Since this Training issue features the annual Salary Survey results, I decided to focus this “Leading Edge” column on the power and paradox of rewards. In 1975, Steve Kerr wrote a Harvard Business Review article that has become a classic, “On the Folly of Rewarding A, While Hoping for B.” For decades, I have had college students read this article, and I have shared it with leaders at all levels to illustrate how many reward systems in a variety of industries are dysfunctional.
Kerr provides several examples of how we reward for behaviors that we want to discourage. In higher education, we want good teaching, yet research is rewarded. In healthcare, we want people to stay well, but doctors often are rewarded for treating illness. In sports, we want teamwork, but we recognize star players.
SOME INCENTIVES DRIVE BAD BEHAVIORS
James Heskett wrote a recent article for Harvard Business School’s Working Knowledge titled, “As Leaders, Why Do We Continue to Reward A, While Hoping for B?” Forty-five years after Kerr wrote his article, Heskett wants to know why things have not changed—or improved. Why are we not rewarding behaviors that we desire? Heskett writes, “We speak of the desirability of good long-term business performance, but almost all incentives—especially those imposed by markets —reward short-term performance while ignoring long-term performance.”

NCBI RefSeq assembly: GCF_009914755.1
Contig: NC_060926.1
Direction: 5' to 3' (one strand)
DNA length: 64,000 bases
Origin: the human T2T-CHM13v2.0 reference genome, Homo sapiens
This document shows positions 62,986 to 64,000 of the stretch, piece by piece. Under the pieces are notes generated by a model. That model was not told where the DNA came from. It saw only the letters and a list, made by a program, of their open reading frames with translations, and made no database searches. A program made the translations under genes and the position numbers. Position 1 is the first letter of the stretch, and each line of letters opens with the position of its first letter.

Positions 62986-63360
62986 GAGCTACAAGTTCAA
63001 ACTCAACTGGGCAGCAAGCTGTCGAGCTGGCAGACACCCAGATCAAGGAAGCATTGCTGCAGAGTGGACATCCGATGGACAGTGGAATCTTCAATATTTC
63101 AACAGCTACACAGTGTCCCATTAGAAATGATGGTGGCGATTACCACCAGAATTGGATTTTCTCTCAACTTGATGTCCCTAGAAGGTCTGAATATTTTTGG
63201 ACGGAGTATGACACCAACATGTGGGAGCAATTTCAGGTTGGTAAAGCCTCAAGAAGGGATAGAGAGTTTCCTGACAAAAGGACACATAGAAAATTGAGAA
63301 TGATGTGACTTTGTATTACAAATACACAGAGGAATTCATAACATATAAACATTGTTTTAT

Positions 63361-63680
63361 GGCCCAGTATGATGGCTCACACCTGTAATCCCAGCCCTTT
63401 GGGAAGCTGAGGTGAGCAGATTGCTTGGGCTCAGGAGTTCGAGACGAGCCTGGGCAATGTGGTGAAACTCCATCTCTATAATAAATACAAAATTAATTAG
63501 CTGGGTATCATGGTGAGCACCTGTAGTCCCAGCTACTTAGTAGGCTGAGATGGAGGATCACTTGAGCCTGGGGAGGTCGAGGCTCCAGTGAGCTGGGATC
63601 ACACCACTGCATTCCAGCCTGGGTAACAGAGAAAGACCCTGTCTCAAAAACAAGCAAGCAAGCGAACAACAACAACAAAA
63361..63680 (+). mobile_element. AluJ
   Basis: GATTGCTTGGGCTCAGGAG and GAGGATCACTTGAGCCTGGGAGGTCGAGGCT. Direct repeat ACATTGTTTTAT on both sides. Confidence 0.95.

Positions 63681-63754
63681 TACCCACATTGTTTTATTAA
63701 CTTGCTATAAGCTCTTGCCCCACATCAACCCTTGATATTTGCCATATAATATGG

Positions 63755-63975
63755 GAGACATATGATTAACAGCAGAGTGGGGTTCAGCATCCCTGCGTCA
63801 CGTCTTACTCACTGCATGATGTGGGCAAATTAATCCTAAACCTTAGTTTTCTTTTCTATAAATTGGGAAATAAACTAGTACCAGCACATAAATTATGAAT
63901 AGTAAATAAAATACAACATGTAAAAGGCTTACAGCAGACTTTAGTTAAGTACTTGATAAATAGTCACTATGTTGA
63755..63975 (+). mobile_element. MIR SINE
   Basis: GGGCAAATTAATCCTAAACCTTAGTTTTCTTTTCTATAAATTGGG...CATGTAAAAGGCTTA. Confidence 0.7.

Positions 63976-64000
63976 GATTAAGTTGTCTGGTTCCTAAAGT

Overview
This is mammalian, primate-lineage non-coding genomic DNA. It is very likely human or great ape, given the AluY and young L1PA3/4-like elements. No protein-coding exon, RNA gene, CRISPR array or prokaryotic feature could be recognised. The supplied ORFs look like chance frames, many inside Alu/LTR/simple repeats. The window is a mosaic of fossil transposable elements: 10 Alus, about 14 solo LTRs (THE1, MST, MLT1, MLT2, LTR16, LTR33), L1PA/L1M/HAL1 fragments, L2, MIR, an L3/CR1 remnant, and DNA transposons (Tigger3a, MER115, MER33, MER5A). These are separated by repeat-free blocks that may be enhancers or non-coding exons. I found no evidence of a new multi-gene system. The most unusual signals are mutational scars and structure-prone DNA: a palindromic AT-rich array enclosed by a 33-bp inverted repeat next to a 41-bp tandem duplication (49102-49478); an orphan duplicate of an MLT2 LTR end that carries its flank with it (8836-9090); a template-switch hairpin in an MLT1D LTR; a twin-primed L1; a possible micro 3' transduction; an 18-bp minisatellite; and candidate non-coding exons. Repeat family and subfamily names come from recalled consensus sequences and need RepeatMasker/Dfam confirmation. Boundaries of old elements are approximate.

The culture of an organization is a compilation of behaviors, attitudes, and beliefs. We have witnessed several leaders in recognizable companies make decisions that are drastically damaging. During the financial crisis, Lehman Brothers and Bear Stearns are examples of incentives driving bad behaviors. Heskett cites Wells Fargo, where “employees were incentivized to cheat (and alienate customers) in an effort to expand and deepen customer relationships.” Enron is perhaps the best example of short-term incentives causing disastrous results.
As leaders, if you want to understand why people are behaving the way they do, examine the reward system. If you want leaders to develop other leaders, then they need to be held accountable and rewarded for doing so. Organizations allow a designated number of “sick days.” Instead, why not reward people for staying well? Are you rewarding the behaviors you want? If not, it is never too late to realign rewards and recognition with desired behaviors. Rewards are powerful. People behave in ways that are rewarded. This is a paradox worth solving.